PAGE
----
Also, it is worth noting that while these dealers want new customers, they are not looking for new distractions in their shops. The first thing you will notice when you arrive is that there are bars on the doors and windows. Some of the shops I have been to require the shopkeeper to “buzz” me in through his security door. Controlled access is a must for this type of business. His attention must be on the transaction to prevent mistakes or theft. The busier the shop, the less time he will have to chit-chat. These are not a real chatty businesses.
If you follow these simple rules you’ll be his best new customer.
Know the “spot” price as of that day.
Know what you want ahead of time.
Have an alternative in mind in case he doesn’t have what you want.
Bring cash money. No credit cards. No ATM cards. No checks.
Call ahead and tell him what you want and when you’ll be there.
Keep your appointment.
Ask to do a currency “exchange”. (Results will vary)
Go in, complete the deal, and leave.
He will remember you as a no-nonsense customer and it will show on follow up visits.
I have been buying silver and gold now for about 18 months. I started with 1 oz rounds and have since moved into 10 oz bars. It is all personal preference.
There is only one rule: Buy it and take it home. [JWR Adds: Don’t trust promises of bonded vault storage. Nothing beats taking delivery and well hidden at-home storage.] Sometimes I buy just a few ounces and other times I have bought 10, 20, or even 100 ounces at a time. Sometimes the dealer doesn’t have what I want and I buy gold instead. I have some US Silver Eagles and some generic rounds from various private mints. As for gold, I do have the opinion that 1/10th oz US Gold Eagles are the only way to go.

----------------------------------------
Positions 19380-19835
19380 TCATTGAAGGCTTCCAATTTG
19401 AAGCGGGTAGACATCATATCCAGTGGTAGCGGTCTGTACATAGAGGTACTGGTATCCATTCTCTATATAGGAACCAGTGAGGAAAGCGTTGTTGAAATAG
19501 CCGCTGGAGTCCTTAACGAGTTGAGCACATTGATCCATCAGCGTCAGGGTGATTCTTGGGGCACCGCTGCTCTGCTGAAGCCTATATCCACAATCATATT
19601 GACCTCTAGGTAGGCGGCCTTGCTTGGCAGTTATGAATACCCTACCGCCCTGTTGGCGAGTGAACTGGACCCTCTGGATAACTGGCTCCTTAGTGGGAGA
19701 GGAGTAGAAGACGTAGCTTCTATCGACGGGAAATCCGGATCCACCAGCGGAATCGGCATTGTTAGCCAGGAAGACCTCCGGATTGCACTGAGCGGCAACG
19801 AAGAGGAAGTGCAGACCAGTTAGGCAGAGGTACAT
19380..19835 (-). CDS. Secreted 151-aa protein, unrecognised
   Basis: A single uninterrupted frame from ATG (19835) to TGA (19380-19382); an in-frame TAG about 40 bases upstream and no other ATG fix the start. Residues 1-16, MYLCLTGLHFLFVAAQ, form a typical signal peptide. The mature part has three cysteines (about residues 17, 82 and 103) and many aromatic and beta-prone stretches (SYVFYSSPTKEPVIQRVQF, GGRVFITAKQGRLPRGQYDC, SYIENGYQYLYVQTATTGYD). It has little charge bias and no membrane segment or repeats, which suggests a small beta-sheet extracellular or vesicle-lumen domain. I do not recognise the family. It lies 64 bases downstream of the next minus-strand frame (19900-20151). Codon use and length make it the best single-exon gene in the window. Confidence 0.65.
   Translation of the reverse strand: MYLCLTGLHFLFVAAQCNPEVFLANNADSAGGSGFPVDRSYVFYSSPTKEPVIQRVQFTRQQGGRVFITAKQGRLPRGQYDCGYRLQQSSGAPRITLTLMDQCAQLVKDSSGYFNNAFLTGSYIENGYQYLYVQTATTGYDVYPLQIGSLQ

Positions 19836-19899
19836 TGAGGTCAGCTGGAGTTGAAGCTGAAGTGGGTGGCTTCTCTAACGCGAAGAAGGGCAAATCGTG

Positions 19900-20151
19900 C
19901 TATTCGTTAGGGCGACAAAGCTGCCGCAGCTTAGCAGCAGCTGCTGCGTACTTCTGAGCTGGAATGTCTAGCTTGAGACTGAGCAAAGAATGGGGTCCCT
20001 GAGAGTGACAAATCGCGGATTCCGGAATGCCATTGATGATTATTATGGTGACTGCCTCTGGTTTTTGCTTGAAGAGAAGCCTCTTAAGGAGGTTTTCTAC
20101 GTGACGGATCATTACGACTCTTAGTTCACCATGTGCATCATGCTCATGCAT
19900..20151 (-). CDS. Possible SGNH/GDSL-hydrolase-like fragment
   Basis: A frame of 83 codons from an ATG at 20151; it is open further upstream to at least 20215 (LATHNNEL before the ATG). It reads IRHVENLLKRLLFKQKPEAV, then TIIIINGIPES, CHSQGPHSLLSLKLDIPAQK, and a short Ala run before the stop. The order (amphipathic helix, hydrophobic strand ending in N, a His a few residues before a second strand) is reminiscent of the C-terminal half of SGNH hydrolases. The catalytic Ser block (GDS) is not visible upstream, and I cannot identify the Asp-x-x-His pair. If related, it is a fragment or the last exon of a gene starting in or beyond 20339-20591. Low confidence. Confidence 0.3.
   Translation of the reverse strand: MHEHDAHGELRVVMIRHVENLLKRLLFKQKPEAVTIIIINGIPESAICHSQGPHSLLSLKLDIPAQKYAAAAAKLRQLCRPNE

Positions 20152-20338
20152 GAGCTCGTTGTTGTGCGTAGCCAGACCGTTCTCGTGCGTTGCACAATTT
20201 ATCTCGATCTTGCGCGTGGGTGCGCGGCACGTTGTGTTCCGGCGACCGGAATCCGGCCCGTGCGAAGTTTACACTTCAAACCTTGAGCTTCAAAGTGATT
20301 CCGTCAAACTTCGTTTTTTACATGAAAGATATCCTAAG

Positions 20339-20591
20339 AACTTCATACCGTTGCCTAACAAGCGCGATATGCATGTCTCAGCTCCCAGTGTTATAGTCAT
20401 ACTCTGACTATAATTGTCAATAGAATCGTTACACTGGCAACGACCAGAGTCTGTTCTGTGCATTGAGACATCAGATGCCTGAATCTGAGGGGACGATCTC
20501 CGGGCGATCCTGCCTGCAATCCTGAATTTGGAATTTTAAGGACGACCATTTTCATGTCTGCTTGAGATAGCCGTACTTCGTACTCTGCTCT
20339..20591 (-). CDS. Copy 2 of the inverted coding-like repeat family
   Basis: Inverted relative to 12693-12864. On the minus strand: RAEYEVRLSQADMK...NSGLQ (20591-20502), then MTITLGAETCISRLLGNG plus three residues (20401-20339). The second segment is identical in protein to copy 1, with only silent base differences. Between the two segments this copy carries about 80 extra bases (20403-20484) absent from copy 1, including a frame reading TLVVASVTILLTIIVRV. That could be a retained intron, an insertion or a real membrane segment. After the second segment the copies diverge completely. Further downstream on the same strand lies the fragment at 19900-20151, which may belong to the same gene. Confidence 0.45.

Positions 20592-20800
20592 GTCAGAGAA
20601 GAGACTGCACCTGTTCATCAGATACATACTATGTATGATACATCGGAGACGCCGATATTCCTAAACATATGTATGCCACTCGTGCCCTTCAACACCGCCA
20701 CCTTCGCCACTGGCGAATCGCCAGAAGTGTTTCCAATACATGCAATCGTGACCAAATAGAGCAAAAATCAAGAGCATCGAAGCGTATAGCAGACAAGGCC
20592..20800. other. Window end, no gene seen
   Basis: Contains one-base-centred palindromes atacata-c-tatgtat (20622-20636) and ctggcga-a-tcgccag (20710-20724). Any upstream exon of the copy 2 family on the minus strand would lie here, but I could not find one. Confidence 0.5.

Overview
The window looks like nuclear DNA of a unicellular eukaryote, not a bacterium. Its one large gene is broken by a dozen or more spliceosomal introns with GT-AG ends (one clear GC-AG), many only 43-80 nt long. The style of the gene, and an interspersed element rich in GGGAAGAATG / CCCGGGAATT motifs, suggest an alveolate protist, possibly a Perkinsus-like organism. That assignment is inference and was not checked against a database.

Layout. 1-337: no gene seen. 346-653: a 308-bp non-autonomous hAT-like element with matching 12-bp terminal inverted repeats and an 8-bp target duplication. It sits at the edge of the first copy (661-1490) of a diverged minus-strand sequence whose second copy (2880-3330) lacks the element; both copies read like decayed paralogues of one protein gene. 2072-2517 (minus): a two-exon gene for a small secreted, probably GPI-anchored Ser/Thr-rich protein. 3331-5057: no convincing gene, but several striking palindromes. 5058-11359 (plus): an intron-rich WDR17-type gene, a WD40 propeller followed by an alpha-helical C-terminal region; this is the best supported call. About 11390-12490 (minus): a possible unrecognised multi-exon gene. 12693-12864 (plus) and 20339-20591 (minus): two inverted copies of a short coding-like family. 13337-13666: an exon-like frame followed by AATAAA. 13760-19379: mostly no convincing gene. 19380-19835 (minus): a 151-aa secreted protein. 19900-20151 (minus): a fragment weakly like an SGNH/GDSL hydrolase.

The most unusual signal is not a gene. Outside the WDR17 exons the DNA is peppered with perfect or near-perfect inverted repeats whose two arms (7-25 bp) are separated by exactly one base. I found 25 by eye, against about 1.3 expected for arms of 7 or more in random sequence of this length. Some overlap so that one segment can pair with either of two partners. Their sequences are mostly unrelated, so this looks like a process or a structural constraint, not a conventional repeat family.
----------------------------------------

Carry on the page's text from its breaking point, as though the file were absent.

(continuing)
If silver and gold bullion go to where even some mainstream economists are stating, I am not sure what I’d be purchasing with a $10,000 gold coin but I can see using a $1,000 gold coin. For this reason I am only buying 1/10th oz gold coins.
If silver goes as high as some of the top predictions I have seen, a 400 oz stash could pay off a $300,000 mortgage (taxes not factored).
All said, the U.S. Dollar looks like it is losing its buying power at the same rate silver and gold appear to be going up in value. Putting my extra cash into silver and gold bullion just makes sense to me and even at $38/oz I still see it as a bargain. How much further will the dollar drop?
After a collapse I can see a return to gold and silver as currency. Yes, ammo and chickens will be traded too but once you have acquired all the ammo and chickens you can use, you’ll still need to accept an exchange currency if you plan to continue selling your goods or services. Our world has an historical and Biblical precedent set with gold and silver which we will ultimately return too. I also believe that it would be easier to bug-out carrying your wealth in gold rather than in chickens